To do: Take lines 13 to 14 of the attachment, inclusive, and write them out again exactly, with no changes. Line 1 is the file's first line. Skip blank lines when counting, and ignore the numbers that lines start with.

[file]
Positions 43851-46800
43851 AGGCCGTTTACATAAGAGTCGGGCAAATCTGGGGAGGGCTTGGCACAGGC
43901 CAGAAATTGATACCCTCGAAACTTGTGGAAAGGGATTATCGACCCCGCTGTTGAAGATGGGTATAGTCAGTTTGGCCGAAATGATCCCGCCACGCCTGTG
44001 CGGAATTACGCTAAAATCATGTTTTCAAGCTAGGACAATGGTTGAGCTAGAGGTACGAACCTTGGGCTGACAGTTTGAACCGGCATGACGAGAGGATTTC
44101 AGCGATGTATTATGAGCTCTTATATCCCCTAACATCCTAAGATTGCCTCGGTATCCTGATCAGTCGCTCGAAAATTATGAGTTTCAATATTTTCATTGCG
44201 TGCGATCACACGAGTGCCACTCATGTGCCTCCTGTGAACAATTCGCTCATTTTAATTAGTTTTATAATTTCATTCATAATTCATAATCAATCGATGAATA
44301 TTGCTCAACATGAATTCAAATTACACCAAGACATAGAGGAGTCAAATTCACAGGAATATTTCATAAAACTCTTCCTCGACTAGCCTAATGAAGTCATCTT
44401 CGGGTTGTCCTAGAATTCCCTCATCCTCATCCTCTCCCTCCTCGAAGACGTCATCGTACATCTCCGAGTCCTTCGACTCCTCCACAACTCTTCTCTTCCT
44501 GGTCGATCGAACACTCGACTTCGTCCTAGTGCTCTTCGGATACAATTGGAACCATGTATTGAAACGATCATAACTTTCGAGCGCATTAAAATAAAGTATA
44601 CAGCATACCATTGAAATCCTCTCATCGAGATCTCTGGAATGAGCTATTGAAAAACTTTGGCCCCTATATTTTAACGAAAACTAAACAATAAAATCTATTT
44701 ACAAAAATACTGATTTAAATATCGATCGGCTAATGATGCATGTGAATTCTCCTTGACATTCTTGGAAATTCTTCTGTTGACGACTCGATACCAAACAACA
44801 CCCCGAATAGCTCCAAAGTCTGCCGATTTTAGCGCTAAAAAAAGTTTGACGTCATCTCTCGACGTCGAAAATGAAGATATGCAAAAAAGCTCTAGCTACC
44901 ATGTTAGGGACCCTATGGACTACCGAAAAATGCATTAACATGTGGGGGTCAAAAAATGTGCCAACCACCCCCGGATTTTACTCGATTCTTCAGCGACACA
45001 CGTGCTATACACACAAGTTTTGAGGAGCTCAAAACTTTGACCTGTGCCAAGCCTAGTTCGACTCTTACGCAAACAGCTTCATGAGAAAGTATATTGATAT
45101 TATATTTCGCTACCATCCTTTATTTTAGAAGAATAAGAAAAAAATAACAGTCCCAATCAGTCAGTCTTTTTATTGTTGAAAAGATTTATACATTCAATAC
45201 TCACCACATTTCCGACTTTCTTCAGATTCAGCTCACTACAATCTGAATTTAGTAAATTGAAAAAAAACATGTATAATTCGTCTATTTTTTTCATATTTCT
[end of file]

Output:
44901 ATGTTAGGGACCCTATGGACTACCGAAAAATGCATTAACATGTGGGGGTCAAAAAATGTGCCAACCACCCCCGGATTTTACTCGATTCTTCAGCGACACA
45001 CGTGCTATACACACAAGTTTTGAGGAGCTCAAAACTTTGACCTGTGCCAAGCCTAGTTCGACTCTTACGCAAACAGCTTCATGAGAAAGTATATTGATAT